Practicality seems to be a big focus on the R3. It features a "flipper glass" at the rear, allowing owners to load items into the boot without opening the tailgate. The glass can be left open at different angles, in case larger items like surfboards protrude outwards.

Both rows of seats fold flat, and the mid-size platform provides enough space for a frunk. Despite the compact size, Rivian retains some of its quirky features, including dual glove boxes and a door-mounted flashlight.

Rivian R3 Price, Availability And Production

There’s no official release date for the R3 yet, but the company stated that it will enter production after the R2 goes on sale in 2026. So expect it to arrive later that year or even some time in 2027.

The R2 will start at $45,000, so the R3 is estimated to fall in the $30,000-40,000 price range. At that price, the R3 would compete with the next-gen Chevrolet Bolt EV, the Kia EV3, and potentially an affordable Tesla, among others.


In terms of production, Rivian was gearing up to build a new $5 billion plant on the outskirts of Atlanta, Georgia. The state of Georgia even offered an incentive package worth $1.5 billion for the plant, which would create approximately 7,500 new jobs and boost local economic activity.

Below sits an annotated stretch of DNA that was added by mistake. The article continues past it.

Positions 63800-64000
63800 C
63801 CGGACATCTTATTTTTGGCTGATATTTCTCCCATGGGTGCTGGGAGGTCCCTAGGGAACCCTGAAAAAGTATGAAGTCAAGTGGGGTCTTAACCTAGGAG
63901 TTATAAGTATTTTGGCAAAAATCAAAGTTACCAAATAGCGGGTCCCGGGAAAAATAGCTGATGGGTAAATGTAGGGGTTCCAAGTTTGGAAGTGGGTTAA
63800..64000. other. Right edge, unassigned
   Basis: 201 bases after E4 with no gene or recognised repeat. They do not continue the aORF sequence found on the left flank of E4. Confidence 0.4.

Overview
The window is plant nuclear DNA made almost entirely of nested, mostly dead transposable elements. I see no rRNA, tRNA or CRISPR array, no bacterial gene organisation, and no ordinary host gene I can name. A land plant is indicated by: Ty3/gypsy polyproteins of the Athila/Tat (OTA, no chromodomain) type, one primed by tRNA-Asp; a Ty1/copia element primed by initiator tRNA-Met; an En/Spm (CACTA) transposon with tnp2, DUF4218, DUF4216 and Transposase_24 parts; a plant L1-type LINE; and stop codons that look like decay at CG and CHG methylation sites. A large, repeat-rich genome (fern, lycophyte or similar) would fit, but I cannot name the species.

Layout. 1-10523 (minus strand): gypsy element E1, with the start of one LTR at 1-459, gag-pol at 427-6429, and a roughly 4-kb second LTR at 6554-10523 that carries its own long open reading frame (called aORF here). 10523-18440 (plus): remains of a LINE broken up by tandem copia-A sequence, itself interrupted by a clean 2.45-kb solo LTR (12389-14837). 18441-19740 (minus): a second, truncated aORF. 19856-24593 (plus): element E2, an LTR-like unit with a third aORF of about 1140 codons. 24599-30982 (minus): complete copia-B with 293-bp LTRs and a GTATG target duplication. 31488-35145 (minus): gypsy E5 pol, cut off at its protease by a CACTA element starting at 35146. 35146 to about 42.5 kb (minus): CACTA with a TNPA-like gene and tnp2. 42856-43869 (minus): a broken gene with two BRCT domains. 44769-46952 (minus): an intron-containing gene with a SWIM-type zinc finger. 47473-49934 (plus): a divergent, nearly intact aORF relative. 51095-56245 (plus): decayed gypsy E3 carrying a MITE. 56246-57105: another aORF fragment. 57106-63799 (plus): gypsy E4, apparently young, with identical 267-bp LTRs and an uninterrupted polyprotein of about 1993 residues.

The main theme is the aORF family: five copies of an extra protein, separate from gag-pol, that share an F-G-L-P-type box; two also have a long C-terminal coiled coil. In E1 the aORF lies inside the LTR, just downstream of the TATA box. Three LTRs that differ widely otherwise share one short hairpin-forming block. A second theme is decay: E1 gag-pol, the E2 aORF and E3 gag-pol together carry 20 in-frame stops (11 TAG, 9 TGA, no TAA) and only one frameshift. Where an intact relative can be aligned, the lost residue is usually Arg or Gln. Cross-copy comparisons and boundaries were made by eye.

However, amid the industry-wide slowdown in EV sales growth earlier this year, Rivian paused the project, citing cost savings and the need to accelerate production of its current models and the R2. The R2 would now be made at Rivian’s plant in Normal, Illinois after it received $827 million in state incentives for factory expansion.

Then there’s the question of the upstart surviving as a company till 2027. Rivian burned through $5.4 billion last year and lost over $40,000 per vehicle in Q4 2023, so surviving through the end of the decade won't be easy. But sales have been improving and per-vehicle losses have been steadily shrinking, all while Rivian sits on an enviable cash pile. 

If the brand can power through this tricky phase, the R3 will not just be a distant dream, but also a reality for thousands of fans who have been drooling over it.

Contact the author: suvrat.kothari@insideevs.com